The solace that the European establishment is drawing from the election of Emmanuel Macron as French president should not disguise the fact that the political extremes are still gaining ground in Europe - and the centre is still fragmenting. But Gideon Rachman argues that for all the tension around slow eurozone growth, security and migration, European voters have nevertheless demonstrated more resilience and calm than many pundits and politicians anticipated

China trade: Wielding the boycott weapon  

Companies and countries that displease Beijing can find state-backed consumer campaigns marshalled against them. James Kynge, the FT's emerging markets editor, asks south China correspondent Ben Bland how effective such sanctions are. You can read the full report on China's 'boycott diplomacy' on www.ft.com/

Sport: Cricket eyes Olympic wicket  

The sport has only once been played in the summer Games but some now believe the wider exposure inclusion would give it is necessary for its survival, says Murad Ahmed. First, though, cricket modernisers must convince sceptics in India

Market risk: Gambling on volatility  

The Vix index is known as Wall Street's 'fear gauge' and was once just a measure of market movements. But volatility has itself become a tradable asset and financial engineers have used the index to create high-risk products and strategies that can act as siren calls to unwary investors, says Robin Wigglesworth

Switzerland: A new mould for chocolate  

Chocolate has been a Swiss national industry for almost 200 years but aggressive pricing and a shift to healthier snacks are forcing confectioners like Lindt and Nestlé to adapt, says Ralph Atkins. Focusing on premium brands and fighting the increasingly popular craft chocolatiers on their own territory are just two of the strategies the traditional groups are turning to, Ralph says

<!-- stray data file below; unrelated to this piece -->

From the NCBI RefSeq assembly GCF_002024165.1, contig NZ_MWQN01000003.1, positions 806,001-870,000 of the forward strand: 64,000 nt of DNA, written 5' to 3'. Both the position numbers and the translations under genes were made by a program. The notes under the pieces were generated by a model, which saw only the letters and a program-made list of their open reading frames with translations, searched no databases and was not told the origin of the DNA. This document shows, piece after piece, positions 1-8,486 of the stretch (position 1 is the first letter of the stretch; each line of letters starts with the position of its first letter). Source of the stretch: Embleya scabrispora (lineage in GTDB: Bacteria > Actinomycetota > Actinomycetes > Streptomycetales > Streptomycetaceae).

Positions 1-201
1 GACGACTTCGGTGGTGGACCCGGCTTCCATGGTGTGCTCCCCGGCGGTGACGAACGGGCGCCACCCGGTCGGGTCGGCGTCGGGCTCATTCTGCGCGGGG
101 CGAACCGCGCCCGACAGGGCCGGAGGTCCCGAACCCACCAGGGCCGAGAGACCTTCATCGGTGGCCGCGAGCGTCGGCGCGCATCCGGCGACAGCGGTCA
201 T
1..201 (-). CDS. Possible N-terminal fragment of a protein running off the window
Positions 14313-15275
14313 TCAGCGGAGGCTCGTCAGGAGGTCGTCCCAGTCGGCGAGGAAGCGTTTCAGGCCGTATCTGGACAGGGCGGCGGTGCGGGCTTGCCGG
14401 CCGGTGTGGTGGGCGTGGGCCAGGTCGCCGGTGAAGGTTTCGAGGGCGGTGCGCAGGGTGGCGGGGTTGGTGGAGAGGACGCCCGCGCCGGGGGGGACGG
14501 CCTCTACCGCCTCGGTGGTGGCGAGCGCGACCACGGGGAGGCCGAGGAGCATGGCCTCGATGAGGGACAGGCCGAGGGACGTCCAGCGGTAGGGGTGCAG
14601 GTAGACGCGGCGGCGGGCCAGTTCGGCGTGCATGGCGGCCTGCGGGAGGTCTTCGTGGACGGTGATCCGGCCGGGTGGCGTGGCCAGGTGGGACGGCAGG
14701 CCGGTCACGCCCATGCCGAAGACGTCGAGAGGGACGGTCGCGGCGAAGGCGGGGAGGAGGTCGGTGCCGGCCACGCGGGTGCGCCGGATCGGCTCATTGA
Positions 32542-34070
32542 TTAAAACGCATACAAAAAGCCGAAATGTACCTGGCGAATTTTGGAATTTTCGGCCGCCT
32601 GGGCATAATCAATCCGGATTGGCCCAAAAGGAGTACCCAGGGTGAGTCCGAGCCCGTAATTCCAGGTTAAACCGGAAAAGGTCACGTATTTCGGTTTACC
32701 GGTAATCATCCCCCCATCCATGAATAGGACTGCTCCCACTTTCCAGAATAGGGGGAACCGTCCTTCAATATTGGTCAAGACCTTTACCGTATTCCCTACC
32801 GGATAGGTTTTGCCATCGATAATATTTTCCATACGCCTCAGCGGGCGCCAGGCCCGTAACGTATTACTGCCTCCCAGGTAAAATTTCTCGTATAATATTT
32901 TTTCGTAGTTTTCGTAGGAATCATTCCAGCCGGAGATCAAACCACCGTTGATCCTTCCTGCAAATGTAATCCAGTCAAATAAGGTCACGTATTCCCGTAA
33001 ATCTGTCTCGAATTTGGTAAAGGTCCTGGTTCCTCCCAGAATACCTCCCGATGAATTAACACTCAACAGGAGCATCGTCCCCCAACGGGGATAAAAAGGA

Agnelli dynasty: Grandson of Gianni bets on family fortune  

Since John Elkann inherited the Exor business six years ago he has changed its strategy, diversifying away from the car industry and from its Italian homeland, say Sarah Gordon and Rachel Sanderson. But the relocation of the group's HQ to the Netherlands and heavy investment by the owner of the Fiat and Ferrari brands in the US have been controversial

Squid catch: the search to replace vanishing fish  

Supplies of traditionally popular species have become so depleted through overfishing that commercial fleets — especially the Chinese — are trawling further from home, deeper and wider in the oceans, says Lucy Hornby. This has led to clashes as they impinge on local hunting grounds halfway across the world, Lucy says

Mexico: Optimism breaks through uncertainty  

Donald Trump’s protectionist rhetoric, tax plans and threatened wall have battered the peso but hopes for an economic bounceback have grown as Mexicans adjust to the volatility, says Jude Webber. Confidence is rising south of the border despite the storm unleashed by the White House, Jude says

European Union: The integration project  

Marking the 60th anniversary of the Treaty of Rome while Britain tussles with its exit highlights the fractures in unity on the Continent, says Philip Stephens. The global environment is very different now from that of 1957 — but national solutions are not the answer to the problems individual member states face

Vatican: The Pope and the populists  

The reformist Argentine Francis is encountering opposition from those who claim his zeal threatens Catholic Church unity, says James Politi. The Pope enjoys very high popularity, but his critics are becoming bolder